The 1880s proved to be a pivotal decade for the manufacturing of watch dials. Experimentation with different methods led to innovative techniques that ultimately changed the way dials were made.
Not only were new transfer techniques implemented to make the production more efficient but stunningly colorful enamel dials were introduced to the broad watch market.
The coloring process required a deep knowledge of chemistry, with each pigment resulting from a particular chemical reaction. The February 1883 issue of the Jewelers’ Circular and Horological Review provides insight into the components of various color mixtures:
White: Oxide of Tin
Yellow: Antimony Oxide, Antimorious Potash, Antimoniate of Potash, Antimoniate of Lead, Silver Oxide, Iron Oxide, Uranium Oxide
Red: Ferro-Oxide of Alumina, Sodio-Auric Chloride, Stannoauric Chloride, Cassius Purple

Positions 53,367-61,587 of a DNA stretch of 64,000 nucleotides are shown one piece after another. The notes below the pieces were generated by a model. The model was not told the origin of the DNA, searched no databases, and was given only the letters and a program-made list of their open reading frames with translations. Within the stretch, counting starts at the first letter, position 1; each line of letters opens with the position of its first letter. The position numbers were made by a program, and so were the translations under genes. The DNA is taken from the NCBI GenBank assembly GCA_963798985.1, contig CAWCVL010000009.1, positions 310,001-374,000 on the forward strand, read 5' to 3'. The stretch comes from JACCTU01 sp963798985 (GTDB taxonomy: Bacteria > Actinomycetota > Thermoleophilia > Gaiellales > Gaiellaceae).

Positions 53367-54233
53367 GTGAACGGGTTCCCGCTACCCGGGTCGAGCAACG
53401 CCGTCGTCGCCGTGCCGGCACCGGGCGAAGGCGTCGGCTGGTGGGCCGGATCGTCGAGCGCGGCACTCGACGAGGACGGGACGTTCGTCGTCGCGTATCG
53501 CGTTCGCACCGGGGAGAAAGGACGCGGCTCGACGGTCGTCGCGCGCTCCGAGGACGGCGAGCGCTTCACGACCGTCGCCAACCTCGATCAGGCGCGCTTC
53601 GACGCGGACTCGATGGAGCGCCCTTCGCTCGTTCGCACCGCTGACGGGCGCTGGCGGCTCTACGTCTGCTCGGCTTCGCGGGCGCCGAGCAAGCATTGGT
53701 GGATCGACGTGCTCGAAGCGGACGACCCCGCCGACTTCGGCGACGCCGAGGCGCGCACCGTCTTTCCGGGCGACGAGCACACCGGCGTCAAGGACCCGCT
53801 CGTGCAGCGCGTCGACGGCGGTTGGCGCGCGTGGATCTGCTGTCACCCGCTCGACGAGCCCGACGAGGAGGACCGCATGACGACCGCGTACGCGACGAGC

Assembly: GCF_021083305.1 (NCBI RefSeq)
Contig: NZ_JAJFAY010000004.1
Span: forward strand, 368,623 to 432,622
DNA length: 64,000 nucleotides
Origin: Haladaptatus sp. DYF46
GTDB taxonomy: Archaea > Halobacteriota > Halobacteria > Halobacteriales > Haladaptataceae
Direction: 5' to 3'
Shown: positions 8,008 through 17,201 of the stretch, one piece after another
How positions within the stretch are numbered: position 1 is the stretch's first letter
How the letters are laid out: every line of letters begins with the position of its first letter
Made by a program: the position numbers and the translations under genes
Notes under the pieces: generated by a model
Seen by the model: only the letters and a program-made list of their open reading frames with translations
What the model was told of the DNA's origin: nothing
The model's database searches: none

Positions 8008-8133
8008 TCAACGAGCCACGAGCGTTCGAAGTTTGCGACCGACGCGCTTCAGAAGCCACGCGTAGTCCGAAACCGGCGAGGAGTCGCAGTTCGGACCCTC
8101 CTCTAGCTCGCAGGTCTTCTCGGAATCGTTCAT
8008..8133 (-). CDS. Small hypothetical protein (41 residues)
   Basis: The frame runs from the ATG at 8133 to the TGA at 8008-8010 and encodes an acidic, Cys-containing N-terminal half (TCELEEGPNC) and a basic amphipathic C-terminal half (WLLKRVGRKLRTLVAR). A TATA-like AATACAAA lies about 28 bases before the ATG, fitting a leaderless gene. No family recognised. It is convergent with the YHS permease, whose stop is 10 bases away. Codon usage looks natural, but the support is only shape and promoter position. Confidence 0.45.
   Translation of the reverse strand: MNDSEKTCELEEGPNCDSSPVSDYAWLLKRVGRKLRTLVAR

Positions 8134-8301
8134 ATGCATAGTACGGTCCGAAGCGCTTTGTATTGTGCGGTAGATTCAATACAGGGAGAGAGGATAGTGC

Orange: Mixtures of Yellow and Red-Brown Coloring Pigments
Green – Copper Oxide, Chromic Oxide, Protoxide of Iron
Blue: Protoxide of Cobalt, Silicate of Cobalt, Safflower
Violet: Manganese Oxide
Brown – Iron Oxide
Black – Protoxide of Iron in Larger Quantities
These colors were mixed into a stiff enameling paste with lavender oil and applied to the dial in accordance to the desired design. Because the fused enamel shrinks in volume when heated, the dial was often baked several times, adding another layer of enamel with each pass.
The elegantly colored enamel became a popular option for ladies’ watches, especially when combined with small gold or jeweled embellishments. Many gentlemens’ watches were also fitted with these “fancy dials,” offering a perfect watch to compliment social dress attire.